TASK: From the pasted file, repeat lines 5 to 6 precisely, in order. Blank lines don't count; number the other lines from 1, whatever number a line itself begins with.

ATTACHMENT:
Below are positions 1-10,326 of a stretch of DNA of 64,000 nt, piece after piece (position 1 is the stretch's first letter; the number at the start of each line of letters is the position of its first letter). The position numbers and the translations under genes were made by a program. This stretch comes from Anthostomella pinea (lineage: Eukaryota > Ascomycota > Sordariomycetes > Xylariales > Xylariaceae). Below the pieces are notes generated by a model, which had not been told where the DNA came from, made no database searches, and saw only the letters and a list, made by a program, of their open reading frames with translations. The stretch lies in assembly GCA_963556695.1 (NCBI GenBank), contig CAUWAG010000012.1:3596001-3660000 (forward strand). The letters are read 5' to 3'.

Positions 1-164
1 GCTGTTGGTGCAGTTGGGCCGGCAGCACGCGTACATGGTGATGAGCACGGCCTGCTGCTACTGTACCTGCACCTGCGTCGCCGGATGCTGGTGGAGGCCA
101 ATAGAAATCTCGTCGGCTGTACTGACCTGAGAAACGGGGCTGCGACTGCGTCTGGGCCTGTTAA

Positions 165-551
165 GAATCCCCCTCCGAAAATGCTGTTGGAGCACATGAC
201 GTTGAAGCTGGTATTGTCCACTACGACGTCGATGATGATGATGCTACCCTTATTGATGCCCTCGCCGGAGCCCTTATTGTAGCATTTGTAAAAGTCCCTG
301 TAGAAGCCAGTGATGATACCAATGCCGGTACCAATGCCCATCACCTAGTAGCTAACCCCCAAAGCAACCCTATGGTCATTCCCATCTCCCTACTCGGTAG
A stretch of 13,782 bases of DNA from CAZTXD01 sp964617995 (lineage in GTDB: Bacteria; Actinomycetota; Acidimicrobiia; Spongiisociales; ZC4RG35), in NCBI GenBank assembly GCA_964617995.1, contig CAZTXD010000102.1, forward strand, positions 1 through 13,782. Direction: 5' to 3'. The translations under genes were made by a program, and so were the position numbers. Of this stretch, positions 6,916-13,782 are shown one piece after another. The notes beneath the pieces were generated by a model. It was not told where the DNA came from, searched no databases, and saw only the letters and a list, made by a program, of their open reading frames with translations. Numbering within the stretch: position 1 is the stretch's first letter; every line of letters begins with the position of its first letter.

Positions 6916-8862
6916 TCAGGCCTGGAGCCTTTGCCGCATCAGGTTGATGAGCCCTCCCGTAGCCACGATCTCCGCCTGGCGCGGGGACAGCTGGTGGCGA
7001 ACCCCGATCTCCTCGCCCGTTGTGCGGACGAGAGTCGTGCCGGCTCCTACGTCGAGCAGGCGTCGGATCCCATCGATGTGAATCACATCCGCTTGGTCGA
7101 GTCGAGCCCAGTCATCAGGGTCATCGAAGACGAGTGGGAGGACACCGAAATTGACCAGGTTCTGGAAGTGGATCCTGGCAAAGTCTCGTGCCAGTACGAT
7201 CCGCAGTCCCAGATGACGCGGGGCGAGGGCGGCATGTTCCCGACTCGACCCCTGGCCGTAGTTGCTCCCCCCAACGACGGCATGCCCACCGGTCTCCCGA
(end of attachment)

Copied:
Positions 165-551
165 GAATCCCCCTCCGAAAATGCTGTTGGAGCACATGAC